David Rubenstein gives $10 million to Kennedy Center

The Baltimore-born philanthropist earmarked half the funds for the National Symphony Orchestra

  • Baltimorean David M. Rubenstein donated $10 million to the Kennedy Center on Sept. 22.
Baltimorean David M. Rubenstein donated $10 million to the… (Associated Press )
September 22, 2010|By Mary Carole McCauley, The Baltimore Sun

Baltimore-born billionaire and philanthropist David Rubenstein pledged $10 million Wednesday to the Kennedy Center for the Performing Arts, with half of those funds earmarked for the National Symphony Orchestra.

The five-year gift will include $5 million to the symphony in connection with the arrival of the group's new music director, Christoph Eschenbach; $2.5 million for a major annual cultural program at the institution; and $1.5 million for a program that brings the arts into classrooms around the U.S. The remaining $1 million will be used to support such major events as the center's annual honors gala and the Mark Twain Prize for American Humor.

Rubenstein became chairman of the center's board of directors in May. In a news release, he said that his gifts are meant to ensure "that the Kennedy Center and National Symphony Orchestra remain world class organizations. We are fortunate to have them as our leaders."

Kennedy Center President Michael M. Kaiser expressed the hope that Rubenstein's contribution will spur other potential donors.

"David's gift demonstrates both his leadership and his commitment to the performing arts, and is characteristic of the way he approaches philosophy," Kaiser said in the release. "He gives in ways that support programs in which he truly believes, and that inspire others to do likewise."

Rubenstein, the son of a postal carrier and a homemaker, grew up in a blue-collar enclave in Northwest Baltimore. He fed his voracious appetite for knowledge with weekly visits to the Enoch Pratt Free Library, where he always checked out 12 books, the maximum allowed at the time.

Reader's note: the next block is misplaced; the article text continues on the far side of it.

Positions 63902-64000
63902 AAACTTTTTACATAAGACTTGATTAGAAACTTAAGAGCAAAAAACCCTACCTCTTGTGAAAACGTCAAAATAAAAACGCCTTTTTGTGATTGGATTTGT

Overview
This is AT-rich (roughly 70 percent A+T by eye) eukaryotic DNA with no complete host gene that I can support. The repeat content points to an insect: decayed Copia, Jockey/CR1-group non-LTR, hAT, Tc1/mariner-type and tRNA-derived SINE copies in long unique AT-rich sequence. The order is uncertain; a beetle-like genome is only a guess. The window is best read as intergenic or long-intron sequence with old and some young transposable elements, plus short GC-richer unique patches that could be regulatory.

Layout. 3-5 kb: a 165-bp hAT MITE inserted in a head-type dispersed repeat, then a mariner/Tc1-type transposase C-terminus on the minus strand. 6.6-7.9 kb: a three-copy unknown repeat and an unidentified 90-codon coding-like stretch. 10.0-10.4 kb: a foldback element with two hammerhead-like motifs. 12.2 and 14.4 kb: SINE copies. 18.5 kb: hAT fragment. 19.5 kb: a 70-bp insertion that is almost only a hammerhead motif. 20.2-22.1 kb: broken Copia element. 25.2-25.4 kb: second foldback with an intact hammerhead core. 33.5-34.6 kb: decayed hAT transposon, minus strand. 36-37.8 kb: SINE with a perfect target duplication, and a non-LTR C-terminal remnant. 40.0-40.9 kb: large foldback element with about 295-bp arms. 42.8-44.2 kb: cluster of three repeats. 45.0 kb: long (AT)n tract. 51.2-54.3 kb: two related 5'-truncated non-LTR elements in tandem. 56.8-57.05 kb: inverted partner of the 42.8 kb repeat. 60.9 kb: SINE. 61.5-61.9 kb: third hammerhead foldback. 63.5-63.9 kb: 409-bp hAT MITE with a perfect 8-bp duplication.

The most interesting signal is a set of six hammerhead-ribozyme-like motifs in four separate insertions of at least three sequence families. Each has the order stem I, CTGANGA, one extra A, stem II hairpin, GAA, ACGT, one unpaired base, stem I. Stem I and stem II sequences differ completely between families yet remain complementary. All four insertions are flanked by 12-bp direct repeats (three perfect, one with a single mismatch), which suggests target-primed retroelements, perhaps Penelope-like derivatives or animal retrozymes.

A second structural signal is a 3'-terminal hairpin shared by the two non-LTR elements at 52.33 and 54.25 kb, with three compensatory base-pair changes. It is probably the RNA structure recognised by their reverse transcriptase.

Three years after graduating from law school, Rubenstein served as a domestic policy adviser to former President Jimmy Carter. Rubenstein became a businessman after Carter lost his 1980 re-election bid.

In 1987, Rubenstein founded a private equity firm, The Carlyle Group, that manages more than $90 billion in assets.

Rubenstein, who ranks at No. 374 on Forbes' 2010 list of the world's billionaires, is pursuing a third career: philanthropy. He is among those who have heeded investor Warren Buffett's call to donate at least half of one's net worth (Forbes estimates Rubenstein's at $2.5 billion) to charity.

During an interview in June, Rubenstein told The Baltimore Sun: "I'm 60 now. The average white man my age can expect to live to age 81, and before I die, I'd like to make an impact on the world. I'd like to have been truly transformative in at least one area."

In the past, Rubenstein has given $3.5 million to the Kennedy Center and $5 million to the Johns Hopkins Children's Center. In 2007, he bought the last remaining copy of the Magna Carta in private hands for $21.3 million and loaned to the National Archives.


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